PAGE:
The request came in response to a government directive to extend aid to more people, and as authorities seek a method to assess who is eligible.
These people suffered the impacts of radioactivity outside the area initially considered eligible for assistance measures as survivors of the atomic bomb dropped by the United States, which struck the city on August 6, 1945.
The aim of the group’s request is to make it clear that many victims of the black rain are waiting for the rapid implementation of aid measures.
Katsuji Maeda, 85, from the ancient town of Sunatani in what is now part of Hiroshima’s Saeki district, was exposed to black rain when he was nine.
It is unfortunate that we have been neglected for so long. I hope that as many people as possible can receive a grant certificate, he told the Mainichi newspaper.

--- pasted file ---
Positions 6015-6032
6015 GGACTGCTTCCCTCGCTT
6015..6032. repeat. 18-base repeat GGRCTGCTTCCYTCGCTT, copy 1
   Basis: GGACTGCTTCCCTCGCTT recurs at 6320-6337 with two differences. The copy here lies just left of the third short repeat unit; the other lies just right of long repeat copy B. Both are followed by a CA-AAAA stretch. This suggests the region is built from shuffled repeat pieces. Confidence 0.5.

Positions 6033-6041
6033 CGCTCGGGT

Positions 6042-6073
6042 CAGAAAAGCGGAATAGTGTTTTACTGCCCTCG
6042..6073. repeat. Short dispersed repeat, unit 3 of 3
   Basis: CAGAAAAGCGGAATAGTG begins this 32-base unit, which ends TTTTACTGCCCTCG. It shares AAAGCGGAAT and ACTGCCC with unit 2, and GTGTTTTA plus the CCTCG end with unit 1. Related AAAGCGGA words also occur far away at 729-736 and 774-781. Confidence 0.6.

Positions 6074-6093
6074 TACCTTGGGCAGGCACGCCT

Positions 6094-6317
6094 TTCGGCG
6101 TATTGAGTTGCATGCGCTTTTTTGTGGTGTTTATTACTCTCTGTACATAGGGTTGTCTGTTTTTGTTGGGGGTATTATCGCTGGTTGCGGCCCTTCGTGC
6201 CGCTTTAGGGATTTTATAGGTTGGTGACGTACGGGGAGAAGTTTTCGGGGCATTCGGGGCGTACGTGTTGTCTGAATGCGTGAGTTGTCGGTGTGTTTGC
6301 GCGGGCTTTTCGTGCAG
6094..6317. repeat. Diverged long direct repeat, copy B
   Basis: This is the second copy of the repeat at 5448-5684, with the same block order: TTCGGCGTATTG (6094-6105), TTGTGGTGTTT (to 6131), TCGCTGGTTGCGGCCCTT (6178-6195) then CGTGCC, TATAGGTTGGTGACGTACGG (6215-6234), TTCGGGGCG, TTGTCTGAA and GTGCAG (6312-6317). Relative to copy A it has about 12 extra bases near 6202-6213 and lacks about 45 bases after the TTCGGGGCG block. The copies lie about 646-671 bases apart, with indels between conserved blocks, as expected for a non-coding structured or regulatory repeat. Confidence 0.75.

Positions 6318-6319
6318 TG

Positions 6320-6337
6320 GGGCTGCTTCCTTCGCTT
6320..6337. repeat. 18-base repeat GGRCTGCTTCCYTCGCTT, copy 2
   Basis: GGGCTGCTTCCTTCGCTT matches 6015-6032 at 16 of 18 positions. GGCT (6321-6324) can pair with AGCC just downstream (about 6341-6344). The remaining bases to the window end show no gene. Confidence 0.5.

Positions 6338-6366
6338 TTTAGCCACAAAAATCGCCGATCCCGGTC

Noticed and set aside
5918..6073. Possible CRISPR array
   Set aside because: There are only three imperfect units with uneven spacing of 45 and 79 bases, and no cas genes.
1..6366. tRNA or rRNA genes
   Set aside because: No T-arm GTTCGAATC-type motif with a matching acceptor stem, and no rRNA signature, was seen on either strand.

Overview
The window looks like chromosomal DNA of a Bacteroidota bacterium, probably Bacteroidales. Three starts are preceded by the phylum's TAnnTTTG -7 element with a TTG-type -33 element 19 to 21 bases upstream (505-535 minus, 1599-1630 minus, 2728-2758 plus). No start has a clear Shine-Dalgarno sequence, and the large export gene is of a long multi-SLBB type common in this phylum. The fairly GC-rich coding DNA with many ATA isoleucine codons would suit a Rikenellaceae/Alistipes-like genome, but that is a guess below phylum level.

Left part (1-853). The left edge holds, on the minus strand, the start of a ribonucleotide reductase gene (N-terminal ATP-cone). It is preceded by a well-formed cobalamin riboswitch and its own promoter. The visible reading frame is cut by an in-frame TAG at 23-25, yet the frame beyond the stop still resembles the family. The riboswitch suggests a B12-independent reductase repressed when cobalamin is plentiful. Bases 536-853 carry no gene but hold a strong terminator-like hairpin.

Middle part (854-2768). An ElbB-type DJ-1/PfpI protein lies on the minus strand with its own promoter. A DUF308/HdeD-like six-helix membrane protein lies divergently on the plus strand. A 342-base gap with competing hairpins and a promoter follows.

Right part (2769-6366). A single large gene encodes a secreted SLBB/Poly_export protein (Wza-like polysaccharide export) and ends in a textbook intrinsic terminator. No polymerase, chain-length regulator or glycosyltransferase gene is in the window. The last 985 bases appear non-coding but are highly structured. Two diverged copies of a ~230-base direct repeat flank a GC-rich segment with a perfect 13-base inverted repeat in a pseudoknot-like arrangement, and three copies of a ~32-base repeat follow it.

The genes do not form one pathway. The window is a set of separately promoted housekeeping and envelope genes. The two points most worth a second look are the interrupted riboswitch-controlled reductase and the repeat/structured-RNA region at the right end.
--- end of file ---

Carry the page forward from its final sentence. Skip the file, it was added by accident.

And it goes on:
Applications were sent from an area which, in three studies conducted in the past, was determined to be “outside the black rain zone”.
Last July, a decision by the Hiroshima High Court ruled to recognize 84 people who were in areas outside the initial assistance designated by the executive.
General secretary of the legal team, Masahiro Takemori, said survivors were getting older and there was not much time left.
The atomic bomb dropped that day was the first used against a population, followed by another on August 9 in the nearby town of Nagasaki.
Both attacks were part of the United States’ strategy to force Japan to surrender during World War II (1939-1945).
pgh / lcr